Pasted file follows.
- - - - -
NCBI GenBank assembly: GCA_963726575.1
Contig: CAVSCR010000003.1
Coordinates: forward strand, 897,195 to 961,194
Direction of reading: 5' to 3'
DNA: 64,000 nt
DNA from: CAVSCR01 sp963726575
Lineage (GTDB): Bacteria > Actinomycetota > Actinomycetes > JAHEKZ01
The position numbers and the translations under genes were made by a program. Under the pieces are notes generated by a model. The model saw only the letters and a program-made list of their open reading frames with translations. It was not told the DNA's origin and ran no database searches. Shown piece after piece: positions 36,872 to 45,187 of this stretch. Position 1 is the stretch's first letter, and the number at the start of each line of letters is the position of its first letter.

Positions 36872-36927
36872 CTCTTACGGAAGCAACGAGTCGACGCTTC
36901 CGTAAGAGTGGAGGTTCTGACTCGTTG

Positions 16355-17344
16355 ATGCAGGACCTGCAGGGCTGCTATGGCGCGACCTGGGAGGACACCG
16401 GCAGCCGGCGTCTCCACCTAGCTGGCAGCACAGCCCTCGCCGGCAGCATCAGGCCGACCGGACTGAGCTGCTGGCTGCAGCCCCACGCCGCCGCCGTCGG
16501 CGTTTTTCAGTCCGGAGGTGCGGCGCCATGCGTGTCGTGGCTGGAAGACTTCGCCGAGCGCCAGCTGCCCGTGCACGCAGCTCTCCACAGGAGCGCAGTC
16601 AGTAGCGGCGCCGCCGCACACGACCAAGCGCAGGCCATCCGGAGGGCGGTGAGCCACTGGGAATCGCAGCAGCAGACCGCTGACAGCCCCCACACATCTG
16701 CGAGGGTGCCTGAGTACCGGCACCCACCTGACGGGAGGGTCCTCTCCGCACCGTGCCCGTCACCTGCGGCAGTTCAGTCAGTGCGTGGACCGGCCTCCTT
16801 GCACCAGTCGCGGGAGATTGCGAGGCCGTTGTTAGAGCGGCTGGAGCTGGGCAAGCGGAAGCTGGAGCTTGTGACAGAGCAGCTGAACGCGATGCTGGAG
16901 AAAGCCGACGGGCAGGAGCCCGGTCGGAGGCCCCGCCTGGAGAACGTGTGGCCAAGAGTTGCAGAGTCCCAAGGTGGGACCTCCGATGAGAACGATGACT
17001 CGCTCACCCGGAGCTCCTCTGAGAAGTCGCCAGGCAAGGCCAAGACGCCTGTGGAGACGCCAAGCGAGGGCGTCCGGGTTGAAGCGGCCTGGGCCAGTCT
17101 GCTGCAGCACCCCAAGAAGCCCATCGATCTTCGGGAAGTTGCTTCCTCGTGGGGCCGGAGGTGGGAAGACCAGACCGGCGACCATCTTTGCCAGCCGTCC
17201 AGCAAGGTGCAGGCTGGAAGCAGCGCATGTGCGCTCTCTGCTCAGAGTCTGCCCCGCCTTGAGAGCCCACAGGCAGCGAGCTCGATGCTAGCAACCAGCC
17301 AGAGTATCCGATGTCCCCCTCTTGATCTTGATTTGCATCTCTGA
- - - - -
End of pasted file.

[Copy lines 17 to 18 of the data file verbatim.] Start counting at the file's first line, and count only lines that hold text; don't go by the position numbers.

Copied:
16701 CGAGGGTGCCTGAGTACCGGCACCCACCTGACGGGAGGGTCCTCTCCGCACCGTGCCCGTCACCTGCGGCAGTTCAGTCAGTGCGTGGACCGGCCTCCTT
16801 GCACCAGTCGCGGGAGATTGCGAGGCCGTTGTTAGAGCGGCTGGAGCTGGGCAAGCGGAAGCTGGAGCTTGTGACAGAGCAGCTGAACGCGATGCTGGAG